Favorite Shift Bar flavor

“Definitely Dark Chocolate Enhancement. People have told me they taste like brownie batter, and I can’t think of a higher compliment than that!”



Rita Srivastava (JD ’07)

Senior Counsel, Global Labor & Employment Law, McDonald’s Corporation

Rita Srivastava first fell in love with labor and employment law in then-professor Kim Yuracko’s Employment Law class. About a decade later, she joined the legal team at one of the largest employers in the world, McDonald’s.

Rita

Srivastava worked in the employment law group at Paul Hastings in New York prior to her 3L year and returned after graduating. After three years, she moved back to Chicago and worked in labor and employment at Morgan, Lewis & Bockius. “One of my coworkers left the labor and employment team to go in-house at McDonald’s and that’s how I was introduced to them. I really fell in love with the people and the depth and breadth of the employment work there,” she says.

Srivastava joined McDonald’s in 2016 as senior counsel in their Global Labor & Employment group. “One piece that was surprising for me was just how kind and family-oriented the people in the legal department in McDonald’s were, which was a good surprise. It’s a big huge corporate brand but the people are so caring and interested in your professional growth and development and making sure that you bring your whole self to work.”

Working for such a large and well-known brand creates both pressure and opportunity. “With the brand recognition we have, there’s an added desire to make sure we’re being cognizant that even small issues could turn into large issues. We always want to make sure we’re protecting our brand and making sure people see us as the good employer that we believe that we are, and that we endeavor to be with all of our compliance and training,” she says. “Another piece about working for McDonald’s versus working for another company is one of our huge tenets is using our ‘scale for good,’ which permeates in the supply chain and in a bunch of other directions. And we try to make that happen in the legal space too whether it’s by helping promote the hiring of diverse attorneys or putting our force behind pro bono efforts.”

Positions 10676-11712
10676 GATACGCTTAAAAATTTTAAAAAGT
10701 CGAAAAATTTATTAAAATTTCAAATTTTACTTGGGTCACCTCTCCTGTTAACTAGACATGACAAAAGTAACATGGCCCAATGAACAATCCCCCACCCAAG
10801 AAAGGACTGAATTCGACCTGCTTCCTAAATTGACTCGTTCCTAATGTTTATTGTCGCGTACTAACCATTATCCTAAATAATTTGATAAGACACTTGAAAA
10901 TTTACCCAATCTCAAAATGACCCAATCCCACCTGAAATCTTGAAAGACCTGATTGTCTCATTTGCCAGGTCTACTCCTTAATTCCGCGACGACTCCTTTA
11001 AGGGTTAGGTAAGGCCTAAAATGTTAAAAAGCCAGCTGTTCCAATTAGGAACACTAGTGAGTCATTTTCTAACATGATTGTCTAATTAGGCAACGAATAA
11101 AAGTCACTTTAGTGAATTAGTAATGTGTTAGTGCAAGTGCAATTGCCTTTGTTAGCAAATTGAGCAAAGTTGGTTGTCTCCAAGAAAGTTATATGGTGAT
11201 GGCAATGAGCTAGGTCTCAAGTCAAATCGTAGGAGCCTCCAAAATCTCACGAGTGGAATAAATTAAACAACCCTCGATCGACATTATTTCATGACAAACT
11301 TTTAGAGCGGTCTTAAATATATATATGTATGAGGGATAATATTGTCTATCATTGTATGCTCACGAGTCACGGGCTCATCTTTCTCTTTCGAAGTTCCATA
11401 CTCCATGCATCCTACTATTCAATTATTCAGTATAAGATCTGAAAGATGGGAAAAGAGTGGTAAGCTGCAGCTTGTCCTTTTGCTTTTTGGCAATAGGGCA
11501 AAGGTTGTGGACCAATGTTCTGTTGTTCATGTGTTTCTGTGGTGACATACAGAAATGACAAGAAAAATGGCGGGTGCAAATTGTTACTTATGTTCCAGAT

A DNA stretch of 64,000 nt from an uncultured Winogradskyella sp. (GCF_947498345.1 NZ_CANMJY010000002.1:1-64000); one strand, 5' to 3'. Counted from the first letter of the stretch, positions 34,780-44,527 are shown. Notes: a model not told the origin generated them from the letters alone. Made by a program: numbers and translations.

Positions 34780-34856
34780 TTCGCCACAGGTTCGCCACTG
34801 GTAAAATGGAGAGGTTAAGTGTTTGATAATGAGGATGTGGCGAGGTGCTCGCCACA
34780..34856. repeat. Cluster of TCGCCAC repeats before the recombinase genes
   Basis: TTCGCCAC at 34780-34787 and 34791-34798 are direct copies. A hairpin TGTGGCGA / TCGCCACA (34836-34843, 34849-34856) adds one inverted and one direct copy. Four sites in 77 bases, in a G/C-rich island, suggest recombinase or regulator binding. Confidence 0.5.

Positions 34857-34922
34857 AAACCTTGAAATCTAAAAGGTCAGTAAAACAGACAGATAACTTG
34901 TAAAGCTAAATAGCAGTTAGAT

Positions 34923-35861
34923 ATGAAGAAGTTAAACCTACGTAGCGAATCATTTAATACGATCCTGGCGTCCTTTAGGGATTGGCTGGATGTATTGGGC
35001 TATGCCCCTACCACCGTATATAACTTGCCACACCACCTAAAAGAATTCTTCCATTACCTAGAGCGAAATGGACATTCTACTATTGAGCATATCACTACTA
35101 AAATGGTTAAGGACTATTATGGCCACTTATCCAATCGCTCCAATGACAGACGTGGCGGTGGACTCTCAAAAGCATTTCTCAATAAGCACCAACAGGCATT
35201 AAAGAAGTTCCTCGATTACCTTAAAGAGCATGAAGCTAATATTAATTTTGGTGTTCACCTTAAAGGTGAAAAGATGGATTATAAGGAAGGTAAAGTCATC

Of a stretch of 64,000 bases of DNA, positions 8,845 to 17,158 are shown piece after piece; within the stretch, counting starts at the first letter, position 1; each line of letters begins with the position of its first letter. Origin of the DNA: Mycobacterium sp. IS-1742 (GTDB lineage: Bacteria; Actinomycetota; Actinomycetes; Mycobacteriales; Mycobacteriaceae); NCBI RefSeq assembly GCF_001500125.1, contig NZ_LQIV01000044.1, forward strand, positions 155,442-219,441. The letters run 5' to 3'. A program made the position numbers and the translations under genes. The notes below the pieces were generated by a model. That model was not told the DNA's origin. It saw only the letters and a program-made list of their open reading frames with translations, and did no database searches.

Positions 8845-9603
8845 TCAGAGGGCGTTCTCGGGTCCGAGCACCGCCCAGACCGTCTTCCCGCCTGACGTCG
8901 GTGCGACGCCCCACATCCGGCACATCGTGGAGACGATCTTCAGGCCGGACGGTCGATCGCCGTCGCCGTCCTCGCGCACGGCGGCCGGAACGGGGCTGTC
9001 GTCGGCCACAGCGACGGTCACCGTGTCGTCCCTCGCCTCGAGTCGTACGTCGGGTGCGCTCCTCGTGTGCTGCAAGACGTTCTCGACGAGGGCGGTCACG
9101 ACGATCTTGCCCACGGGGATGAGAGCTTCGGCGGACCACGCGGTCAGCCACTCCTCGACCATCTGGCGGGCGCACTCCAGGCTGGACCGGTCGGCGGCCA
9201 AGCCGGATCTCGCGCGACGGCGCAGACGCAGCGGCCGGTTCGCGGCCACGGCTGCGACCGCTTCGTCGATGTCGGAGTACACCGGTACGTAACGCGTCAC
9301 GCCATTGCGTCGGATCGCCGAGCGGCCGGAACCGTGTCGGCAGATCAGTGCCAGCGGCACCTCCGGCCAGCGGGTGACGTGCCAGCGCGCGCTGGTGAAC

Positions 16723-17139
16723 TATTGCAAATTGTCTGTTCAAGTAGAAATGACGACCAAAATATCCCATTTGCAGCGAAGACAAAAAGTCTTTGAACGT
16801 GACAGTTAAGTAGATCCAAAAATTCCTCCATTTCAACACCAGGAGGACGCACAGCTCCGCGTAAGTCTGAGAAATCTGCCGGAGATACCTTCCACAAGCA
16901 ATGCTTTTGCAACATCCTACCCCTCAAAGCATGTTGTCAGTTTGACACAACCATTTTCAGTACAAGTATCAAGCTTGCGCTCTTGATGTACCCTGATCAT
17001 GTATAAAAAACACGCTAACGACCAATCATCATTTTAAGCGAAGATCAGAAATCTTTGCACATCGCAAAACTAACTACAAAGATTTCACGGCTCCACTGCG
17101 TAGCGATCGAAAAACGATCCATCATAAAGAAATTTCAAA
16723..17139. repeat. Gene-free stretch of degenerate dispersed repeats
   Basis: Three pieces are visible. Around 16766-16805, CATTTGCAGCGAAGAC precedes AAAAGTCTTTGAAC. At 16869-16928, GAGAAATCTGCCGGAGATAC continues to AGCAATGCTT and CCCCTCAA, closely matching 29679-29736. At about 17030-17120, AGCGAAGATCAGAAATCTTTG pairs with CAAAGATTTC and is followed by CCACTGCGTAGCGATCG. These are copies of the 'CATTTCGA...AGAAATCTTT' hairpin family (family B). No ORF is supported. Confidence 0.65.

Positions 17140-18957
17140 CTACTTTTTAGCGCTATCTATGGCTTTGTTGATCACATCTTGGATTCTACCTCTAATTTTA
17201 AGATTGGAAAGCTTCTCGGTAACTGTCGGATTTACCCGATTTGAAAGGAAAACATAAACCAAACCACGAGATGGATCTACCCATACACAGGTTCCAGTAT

As part of her onboarding, Srivastava went through restaurant training and spent time doing different jobs at a Chicago-area McDonald’s, including working the register. Home office staff returns to work in the restaurants every year on Founder’s Day, which celebrates founder Ray Kroc’s birthday. “It’s nice and different to see a product go out that’s very tangible, and know you are helping the employees make special moments for the families and the kids who come into McDonald’s restaurants.”

Favorite McDonald's order

"French fries or a snack size Oreo McFlurry."